But this is not your home & travel First Aid kit. It should meet the needs of an institution, such as a church. Contact a professional first-aid kit supplier for assistance. Also buy a CPR kit, which includes protective airway masks to help prevent mouth-to-mouth contamination.

Pocket CPR Masks: CPR masks protect both the responder and the subject in the mouth-breathing portion of cardiopulmonary resuscitation. Considering the cost, it would be tempting to try to clean and re-use. At the very least, the filter should be changed.

However, effective cleaning of the mask itself is not guaranteed, so it is advisable to use a new CPR mask for the next person.

Pocket Knife or Multi-Tool – This is the be-all, do-all, fix-it-all tool for all kinds of handy-dandies (a.k.a. “handypersons”). The two best-known brands are Leatherman and the Victorinox Swiss Army Knife. There are other quality brands too, such as Gerber, and RAVpower.

Another type of multi-tool is the tactical pen, which not only writes but has tools included, which may include flashlight, glass breaker, and a cutter. In a “Code Blue” situation, these can cut restraints (such as a seat belt), open a supply packet, break the window of a wrecked car, etc.

A pocket knife can also be used in rescues and treating injuries.

ResQMe Life-Saving Tool: This can break into a car to rescue an occupant.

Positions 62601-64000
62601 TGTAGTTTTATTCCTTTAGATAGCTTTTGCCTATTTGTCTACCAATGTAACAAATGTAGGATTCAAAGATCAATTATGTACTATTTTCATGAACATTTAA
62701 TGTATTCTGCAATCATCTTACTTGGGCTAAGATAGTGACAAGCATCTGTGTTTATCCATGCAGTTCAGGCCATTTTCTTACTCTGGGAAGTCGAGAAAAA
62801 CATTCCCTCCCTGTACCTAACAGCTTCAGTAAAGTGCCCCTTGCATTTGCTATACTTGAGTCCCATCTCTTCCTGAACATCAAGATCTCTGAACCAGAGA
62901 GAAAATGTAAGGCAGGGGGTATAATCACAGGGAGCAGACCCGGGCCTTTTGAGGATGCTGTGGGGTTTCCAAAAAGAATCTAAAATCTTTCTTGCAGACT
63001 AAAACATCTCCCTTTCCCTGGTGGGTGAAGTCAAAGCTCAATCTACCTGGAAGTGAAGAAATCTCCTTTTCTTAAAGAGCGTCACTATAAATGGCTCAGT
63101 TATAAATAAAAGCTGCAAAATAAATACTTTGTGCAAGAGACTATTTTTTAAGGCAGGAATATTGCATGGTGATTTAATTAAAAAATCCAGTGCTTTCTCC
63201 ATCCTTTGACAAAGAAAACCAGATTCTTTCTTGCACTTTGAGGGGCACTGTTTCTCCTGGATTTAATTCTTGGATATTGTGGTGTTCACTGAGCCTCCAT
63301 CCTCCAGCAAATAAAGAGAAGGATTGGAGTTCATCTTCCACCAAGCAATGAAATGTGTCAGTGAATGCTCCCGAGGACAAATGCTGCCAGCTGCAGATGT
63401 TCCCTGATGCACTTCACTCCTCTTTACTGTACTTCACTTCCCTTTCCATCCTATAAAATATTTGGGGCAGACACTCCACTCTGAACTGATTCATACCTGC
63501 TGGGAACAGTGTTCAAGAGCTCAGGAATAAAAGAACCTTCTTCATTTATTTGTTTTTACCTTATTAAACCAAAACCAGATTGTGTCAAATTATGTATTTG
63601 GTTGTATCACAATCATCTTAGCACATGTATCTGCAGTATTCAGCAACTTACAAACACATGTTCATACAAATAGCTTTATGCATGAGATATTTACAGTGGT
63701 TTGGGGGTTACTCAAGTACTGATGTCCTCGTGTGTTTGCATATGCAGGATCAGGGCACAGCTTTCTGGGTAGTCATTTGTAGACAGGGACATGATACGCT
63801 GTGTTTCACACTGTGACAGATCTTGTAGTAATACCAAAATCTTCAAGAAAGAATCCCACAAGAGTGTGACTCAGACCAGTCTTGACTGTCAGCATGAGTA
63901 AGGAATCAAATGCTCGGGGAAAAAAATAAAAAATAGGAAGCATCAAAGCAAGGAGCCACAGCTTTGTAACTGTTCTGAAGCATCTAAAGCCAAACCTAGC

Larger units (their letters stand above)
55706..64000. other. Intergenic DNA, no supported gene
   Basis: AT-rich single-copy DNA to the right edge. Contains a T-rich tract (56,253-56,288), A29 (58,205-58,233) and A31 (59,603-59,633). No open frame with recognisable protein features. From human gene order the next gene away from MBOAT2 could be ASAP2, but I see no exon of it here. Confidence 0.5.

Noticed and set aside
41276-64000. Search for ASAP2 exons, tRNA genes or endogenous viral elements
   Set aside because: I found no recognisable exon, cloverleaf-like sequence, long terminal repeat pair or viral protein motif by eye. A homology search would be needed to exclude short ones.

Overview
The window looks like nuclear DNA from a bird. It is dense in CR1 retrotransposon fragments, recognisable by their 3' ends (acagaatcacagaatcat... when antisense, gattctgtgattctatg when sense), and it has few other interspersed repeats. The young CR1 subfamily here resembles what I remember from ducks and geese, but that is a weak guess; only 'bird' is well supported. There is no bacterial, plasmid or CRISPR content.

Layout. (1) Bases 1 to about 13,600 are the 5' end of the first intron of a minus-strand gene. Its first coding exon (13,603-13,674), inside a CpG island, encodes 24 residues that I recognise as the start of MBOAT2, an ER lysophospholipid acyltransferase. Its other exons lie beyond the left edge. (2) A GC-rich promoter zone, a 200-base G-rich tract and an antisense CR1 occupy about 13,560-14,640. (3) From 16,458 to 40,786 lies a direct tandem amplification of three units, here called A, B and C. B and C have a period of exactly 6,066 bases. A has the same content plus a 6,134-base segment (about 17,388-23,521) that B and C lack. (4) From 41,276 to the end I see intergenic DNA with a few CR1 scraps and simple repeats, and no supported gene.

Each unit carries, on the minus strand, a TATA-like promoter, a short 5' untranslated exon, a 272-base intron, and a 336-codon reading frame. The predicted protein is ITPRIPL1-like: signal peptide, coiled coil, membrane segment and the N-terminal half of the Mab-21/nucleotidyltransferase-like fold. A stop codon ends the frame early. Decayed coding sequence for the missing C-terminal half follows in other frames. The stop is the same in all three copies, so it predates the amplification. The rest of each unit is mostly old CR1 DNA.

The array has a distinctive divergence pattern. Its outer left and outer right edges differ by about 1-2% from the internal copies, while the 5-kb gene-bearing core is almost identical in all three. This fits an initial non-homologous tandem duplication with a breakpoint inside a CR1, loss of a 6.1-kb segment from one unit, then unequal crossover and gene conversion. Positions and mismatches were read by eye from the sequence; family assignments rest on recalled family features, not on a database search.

Compression Bandages: The first means to stop bleeding is compression of the cut. Compression bandages are made expressly for this function.

Tourniquet: Tourniquets of one kind or another have been used since ancient times to stop bleeding by pinching off the supply of blood to a wound. Many items can be used for a tourniquet, but ready-made ones are available.

Disposable Gloves: This is a first-line defense against contamination of open wounds and contact with body fluids (such as blood). Latex gloves have long been used, but some people have latex allergies, so other materials are generally used for prophylactic gloves. The two most common are vinyl and nitrile.

Medical Transport Chair: For some injuries and medical emergencies, the patient cannot walk, but can be moved. In these situations, a wheelchair is useful. Even better is a transport chair designed for firefighters and EMTs.

Pocket Flashlight: A pocket flashlight is useful in examining an injured or ill person. In a lights-out situation, it can locate needed items and illuminate your work.

Other recommended items include:

  • Cleansing tools and agents – alcohol, gauze and cotton, swabs, soap, anti-microbial wipes, eye wash, hydrogen peroxide, etc.
  • Thermometer
  • Bandaging materials, including tape
  • Elastic – “Ace” – bandages
  • Arm slings, splints
  • Scissors
  • Tweezers
  • Large flashlight
  • Blankets
  • Antibiotic, burn, and hydrocortisone ointments
  • Pain relievers and antacids
  • Epinephrine injections and Benadryl (or generic) for severe allergy response
  • Instant cold and instant heat compresses

Finally, to always be ready, check the medical supplies frequently. Refill items that have been used, and replace any that have expired.

This information is courtesy of Sheepdog Church Security, which serves the church by providing training materials to part-time Church Safety/Security Directors, www.sheepdogchurchsecurity.net.